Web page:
But a strategic position is not sustainable unless there are trade-offs with other positions. Trade-offs occur when activities are incompatible. Simply put, a trade-off means that more of one thing necessitates less of another. An airline can choose to serve meals—adding cost and slowing turnaround time at the gate—or it can choose not to, but it cannot do both without bearing major inefficiencies.

Second, and more important, trade-offs arise from activities themselves. Different positions (with their tailored activities) require different product configurations, different equipment, different employee behavior, different skills, and different management systems. Many trade-offs reflect inflexibilities in machinery, people, or systems. The more Ikea has configured its activities to lower costs by having its customers do their own assembly and delivery, the less able it is to satisfy customers who require higher levels of service.

Finally, trade-offs arise from limits on internal coordination and control. By clearly choosing to compete in one way and not another, senior management makes organizational priorities clear. Companies that try to be all things to all customers, in contrast, risk confusion in the trenches as employees attempt to make day-to-day operating decisions without a clear framework.

The essence of strategy is choosing what not to do. Without trade-offs, there would be no need for choice and thus no need for strategy.


Essentialism: The Disciplined Pursuit of Less by Greg Mckeown has been on my radar for sometime now. It’s only a little more than 250 pages so I gave it a try. It was a good book to rethink about my priorities and sort out vital few from trivial many. The thesis of the book, as the title suggests, is to focus on the essential. Do less but better.

I was offered two jobs at the time of reading this book – one from a start-up, and the other from a well established large company. The book has influenced my decision to turn down both offers.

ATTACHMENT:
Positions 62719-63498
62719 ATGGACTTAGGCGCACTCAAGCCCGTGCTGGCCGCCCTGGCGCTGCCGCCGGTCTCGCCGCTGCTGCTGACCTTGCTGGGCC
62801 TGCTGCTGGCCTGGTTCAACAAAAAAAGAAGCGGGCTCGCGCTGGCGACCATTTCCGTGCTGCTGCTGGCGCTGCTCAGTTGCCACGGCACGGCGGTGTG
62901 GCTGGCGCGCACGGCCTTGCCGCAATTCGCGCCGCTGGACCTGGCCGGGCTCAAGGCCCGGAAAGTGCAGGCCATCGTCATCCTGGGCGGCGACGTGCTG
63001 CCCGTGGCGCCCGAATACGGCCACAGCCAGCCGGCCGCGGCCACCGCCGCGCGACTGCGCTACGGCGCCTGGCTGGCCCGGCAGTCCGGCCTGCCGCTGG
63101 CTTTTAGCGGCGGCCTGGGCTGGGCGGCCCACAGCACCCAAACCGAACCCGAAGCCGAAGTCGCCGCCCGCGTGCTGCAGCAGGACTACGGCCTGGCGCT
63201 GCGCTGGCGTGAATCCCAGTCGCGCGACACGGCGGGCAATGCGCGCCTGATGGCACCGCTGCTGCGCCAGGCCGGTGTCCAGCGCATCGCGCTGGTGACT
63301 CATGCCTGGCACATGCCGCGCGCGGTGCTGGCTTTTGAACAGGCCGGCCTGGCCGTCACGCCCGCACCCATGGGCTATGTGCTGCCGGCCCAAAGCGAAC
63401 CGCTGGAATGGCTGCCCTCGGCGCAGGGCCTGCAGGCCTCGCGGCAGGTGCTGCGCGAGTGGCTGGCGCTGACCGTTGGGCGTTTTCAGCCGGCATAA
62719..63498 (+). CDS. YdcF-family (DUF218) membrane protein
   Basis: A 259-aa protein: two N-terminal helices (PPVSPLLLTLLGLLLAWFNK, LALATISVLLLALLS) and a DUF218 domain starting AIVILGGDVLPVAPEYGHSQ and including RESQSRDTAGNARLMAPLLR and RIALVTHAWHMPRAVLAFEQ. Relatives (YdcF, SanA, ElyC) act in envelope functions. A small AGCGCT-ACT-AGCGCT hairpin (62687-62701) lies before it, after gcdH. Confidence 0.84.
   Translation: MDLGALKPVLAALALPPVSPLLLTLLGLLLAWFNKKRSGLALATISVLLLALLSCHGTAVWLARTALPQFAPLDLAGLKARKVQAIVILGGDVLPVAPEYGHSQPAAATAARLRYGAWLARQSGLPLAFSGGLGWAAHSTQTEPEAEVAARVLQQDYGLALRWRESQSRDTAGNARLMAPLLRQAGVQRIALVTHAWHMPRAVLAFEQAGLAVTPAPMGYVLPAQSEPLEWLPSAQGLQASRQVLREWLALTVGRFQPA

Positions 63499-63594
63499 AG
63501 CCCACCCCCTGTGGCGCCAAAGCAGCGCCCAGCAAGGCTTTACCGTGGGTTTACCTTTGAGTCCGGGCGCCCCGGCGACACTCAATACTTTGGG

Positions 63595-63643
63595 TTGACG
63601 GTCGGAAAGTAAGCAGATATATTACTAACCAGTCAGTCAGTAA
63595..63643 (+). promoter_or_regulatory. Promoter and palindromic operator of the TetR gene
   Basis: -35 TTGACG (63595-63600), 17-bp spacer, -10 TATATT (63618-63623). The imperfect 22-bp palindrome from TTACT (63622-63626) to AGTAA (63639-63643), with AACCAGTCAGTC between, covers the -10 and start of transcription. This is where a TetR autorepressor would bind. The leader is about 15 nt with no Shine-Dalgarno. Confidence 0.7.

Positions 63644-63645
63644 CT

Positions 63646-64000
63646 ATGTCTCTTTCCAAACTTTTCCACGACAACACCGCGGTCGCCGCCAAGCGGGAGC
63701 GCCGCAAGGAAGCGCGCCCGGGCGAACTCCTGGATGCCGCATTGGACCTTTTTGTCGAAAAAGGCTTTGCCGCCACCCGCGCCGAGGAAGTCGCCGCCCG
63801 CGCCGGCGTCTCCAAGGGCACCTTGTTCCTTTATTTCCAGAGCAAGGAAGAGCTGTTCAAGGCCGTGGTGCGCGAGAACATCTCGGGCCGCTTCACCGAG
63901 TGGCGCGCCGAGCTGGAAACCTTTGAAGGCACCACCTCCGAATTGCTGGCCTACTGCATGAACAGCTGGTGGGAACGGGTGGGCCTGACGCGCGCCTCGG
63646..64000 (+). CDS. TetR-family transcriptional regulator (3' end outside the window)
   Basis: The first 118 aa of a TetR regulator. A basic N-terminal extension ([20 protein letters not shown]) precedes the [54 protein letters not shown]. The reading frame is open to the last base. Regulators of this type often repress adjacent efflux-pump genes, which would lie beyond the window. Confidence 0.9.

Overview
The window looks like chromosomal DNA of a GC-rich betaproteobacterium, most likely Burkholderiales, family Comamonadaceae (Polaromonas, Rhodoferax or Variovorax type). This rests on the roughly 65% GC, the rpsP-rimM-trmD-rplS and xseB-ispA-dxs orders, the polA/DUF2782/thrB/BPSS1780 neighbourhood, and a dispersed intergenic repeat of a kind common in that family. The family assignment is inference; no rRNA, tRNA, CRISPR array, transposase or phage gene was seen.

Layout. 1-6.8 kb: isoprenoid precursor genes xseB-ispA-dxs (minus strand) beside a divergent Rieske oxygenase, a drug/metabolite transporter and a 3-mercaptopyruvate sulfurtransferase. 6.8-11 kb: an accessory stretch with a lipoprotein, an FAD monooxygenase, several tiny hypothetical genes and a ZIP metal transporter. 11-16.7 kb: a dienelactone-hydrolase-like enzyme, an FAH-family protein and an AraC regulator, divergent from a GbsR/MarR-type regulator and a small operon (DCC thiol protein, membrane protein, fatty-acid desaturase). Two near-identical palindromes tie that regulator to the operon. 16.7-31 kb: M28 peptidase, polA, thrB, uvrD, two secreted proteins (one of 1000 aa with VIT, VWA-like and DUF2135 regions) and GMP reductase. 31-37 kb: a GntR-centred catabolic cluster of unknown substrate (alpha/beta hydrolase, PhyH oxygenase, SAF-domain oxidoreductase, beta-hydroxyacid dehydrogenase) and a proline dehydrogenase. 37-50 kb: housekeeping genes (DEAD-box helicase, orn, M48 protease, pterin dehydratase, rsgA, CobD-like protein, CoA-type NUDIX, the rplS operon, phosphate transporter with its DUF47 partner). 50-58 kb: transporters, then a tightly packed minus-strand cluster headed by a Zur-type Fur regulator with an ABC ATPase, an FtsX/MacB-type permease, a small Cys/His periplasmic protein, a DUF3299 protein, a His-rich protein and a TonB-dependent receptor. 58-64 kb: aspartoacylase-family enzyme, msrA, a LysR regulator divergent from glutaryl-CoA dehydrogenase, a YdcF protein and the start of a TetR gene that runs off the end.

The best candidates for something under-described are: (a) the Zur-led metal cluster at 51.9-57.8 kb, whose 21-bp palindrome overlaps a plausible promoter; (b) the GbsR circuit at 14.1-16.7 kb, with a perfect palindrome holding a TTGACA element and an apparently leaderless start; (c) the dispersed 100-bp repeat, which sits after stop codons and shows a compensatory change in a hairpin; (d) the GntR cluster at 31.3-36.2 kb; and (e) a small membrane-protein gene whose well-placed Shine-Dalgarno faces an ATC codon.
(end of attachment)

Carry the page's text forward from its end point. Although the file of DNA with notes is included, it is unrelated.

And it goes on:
The book itself is not a hard read. It poses series of questions that are self-reflective. I also appreciated the real world examples the author gives to make his points.  There are also specific words to use when you want to say “No” to requests and favors that rob you from your time.

I’d revisit this book periodically to reevaluate my activities in life and career.

My Notes

The way of the Essentialist isn’t about setting New Year’s resolutions to say “no” more, or about pruning your in-box, or about mastering some new strategy in time management. It is about pausing constantly to ask, “Am I investing in the right activities?” There are far more activities and opportunities in the world than we have time and resources to invest in. And although many of them may be good, or even very good, the fact is that most are trivial and few are vital. The way of the Essentialist involves learning to tell the difference—learning to filter through all those options and selecting only those that are truly essential.

The way of the Essentialist means living by design, not by default. Instead of making choices reactively, the Essentialist deliberately distinguishes the vital few from the trivial many, eliminates the nonessentials, and then removes obstacles so the essential things have clear, smooth passage.

In other words, Essentialism is a disciplined, systematic approach for determining where our highest point of contribution lies, then making execution of those things almost effortless.

If you don’t prioritize your life, someone else will.

“I wish I’d had the courage to live a life true to myself, not the life others expected of me.”6

sunk-cost bias: studies have found that we tend to value things we already own more highly than they are worth and thus that we find them more difficult to get rid of.

I have observed learned helplessness in many organizations I have worked with. When people believe that their efforts at work don’t matter, they tend to respond in one of two ways. Sometimes they check out and stop trying, like the mathematically challenged child. The other response is less obvious at first. They do the opposite. They become hyperactive. They accept every opportunity presented.

While Southwest had made conscious, deliberate trade-offs in key strategic areas, Continental was forced to sacrifice things around the margins that weren’t part of a coherent strategy. According to Porter, “A strategic position is not sustainable unless there are trade-offs with other positions.”3 By trying to operate by two incompatible strategies they started to undermine their ability to be competitive.